(Yicai Global) June 22 -- China Securities Regulatory Commission (CSRC) Vice Chairman Fang Xinghai revealed details of negotiations held with MSCI Inc. [NYSE:MSCI] in a CCTV interview after the index provider announced on its official website yesterday that it will include China's A-shares in the MSCI Emerging Markets Index and the MSCI ACWI Index.
Fang said he headed the talks between two stock exchanges and MSCI. "This work was personally guided by Chairman Liu Shiyu," Fang said. "I asked him for instructions when there was a problem. If it could be solved on the spot, he would deal with it immediately. If not, he would report to the State Council. Zhou Xiaochuan, governor of the People's Bank of China, and Guo Shuqing, chairman of China Banking Regulatory Commission (CBRC), also played positive roles in MSCI's decision to include China's A-shares."
Two important factors contributed to the inclusion of China's A-shares, Fang said. "One was investment -- making sure foreign capital can come and go easily," he said. "The other was preapproval restrictions on derivatives, which MSCI had repeatedly mentioned. MSCI's concern was whether the launch of derivatives related to A-shares by foreign markets required preapproval from Chinese regulators."
The CSRC's negotiations with MSCI on the second issue were protracted. The regulator would not budge on two points -- the introduction of derivatives cannot disturb China's A-share market and the liquidity of important derivatives shall stay on the domestic market. The rollout of the Shanghai-Hong Kong Stock Connect and Shenzhen-Hong Kong Stock Connect programs resolved investment availability issues and negotiations addressed overseas investors' risk management concerns.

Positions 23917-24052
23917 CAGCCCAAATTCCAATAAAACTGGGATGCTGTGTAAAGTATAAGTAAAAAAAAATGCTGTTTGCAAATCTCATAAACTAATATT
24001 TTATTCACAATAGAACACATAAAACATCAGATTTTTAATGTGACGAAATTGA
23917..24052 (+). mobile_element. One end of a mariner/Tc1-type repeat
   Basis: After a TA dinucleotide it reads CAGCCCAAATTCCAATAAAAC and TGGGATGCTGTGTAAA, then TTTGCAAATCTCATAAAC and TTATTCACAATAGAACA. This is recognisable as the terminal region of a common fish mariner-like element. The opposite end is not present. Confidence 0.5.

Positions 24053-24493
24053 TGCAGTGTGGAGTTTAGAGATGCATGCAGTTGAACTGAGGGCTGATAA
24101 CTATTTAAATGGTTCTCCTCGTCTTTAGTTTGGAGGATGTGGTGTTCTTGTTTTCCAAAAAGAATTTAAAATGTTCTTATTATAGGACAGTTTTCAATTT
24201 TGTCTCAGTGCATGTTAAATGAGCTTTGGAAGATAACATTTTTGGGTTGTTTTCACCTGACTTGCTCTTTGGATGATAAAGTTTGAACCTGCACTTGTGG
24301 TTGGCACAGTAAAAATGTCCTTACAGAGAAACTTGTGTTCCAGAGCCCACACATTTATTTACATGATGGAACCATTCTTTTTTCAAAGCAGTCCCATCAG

MSCI had planned to incorporate 230 A-share stocks and reduced the number after several securities met trading suspensions, Fang said. After the inclusion of A-shares, the regulator will reduce suspensions, which will make companies behave more regularly and promote reform and development, he said.
The inclusion of A-shares in the MSCI Emerging Markets Index will propagate the development of derivative product markets as well as the yuan's internationalization, Fang said. Of course, there will also be challenges, he said.
The Shanghai-Hong Kong Stock Connect and the Shenzhen-Hong Kong Stock Connect each have a USD1.9 billion (CNY13 billion) daily quota that has not been exhausted. If MSCI adds more securities on top of the 222 slated for inclusion, the CSRC may need to adjust the limits, modify the quota in the Qualified Foreign Institutional Investors Scheme to pave the way for overseas investors, or change regulations, Fang said. Bringing on long-term funds is a good thing and will benefit A-shares, he said.
China's stock exchanges will get closer to international investors and list top-notch Chinese firms, and maybe even attract foreign companies to go public in China, he said.